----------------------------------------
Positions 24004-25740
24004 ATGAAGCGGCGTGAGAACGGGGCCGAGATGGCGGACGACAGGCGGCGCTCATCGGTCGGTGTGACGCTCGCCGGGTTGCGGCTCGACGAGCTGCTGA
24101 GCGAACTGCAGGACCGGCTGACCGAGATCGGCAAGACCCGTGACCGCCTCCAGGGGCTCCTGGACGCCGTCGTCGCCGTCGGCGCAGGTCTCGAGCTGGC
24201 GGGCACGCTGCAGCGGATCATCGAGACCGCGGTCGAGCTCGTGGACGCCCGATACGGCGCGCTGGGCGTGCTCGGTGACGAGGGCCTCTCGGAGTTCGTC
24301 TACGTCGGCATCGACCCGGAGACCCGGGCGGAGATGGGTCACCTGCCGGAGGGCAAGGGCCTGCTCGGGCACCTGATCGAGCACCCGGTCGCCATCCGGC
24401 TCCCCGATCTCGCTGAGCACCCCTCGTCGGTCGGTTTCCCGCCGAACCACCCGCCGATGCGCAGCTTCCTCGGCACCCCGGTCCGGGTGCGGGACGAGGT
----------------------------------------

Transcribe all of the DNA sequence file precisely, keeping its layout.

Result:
Positions 24004-25740
24004 ATGAAGCGGCGTGAGAACGGGGCCGAGATGGCGGACGACAGGCGGCGCTCATCGGTCGGTGTGACGCTCGCCGGGTTGCGGCTCGACGAGCTGCTGA
24101 GCGAACTGCAGGACCGGCTGACCGAGATCGGCAAGACCCGTGACCGCCTCCAGGGGCTCCTGGACGCCGTCGTCGCCGTCGGCGCAGGTCTCGAGCTGGC
24201 GGGCACGCTGCAGCGGATCATCGAGACCGCGGTCGAGCTCGTGGACGCCCGATACGGCGCGCTGGGCGTGCTCGGTGACGAGGGCCTCTCGGAGTTCGTC
24301 TACGTCGGCATCGACCCGGAGACCCGGGCGGAGATGGGTCACCTGCCGGAGGGCAAGGGCCTGCTCGGGCACCTGATCGAGCACCCGGTCGCCATCCGGC
24401 TCCCCGATCTCGCTGAGCACCCCTCGTCGGTCGGTTTCCCGCCGAACCACCCGCCGATGCGCAGCTTCCTCGGCACCCCGGTCCGGGTGCGGGACGAGGT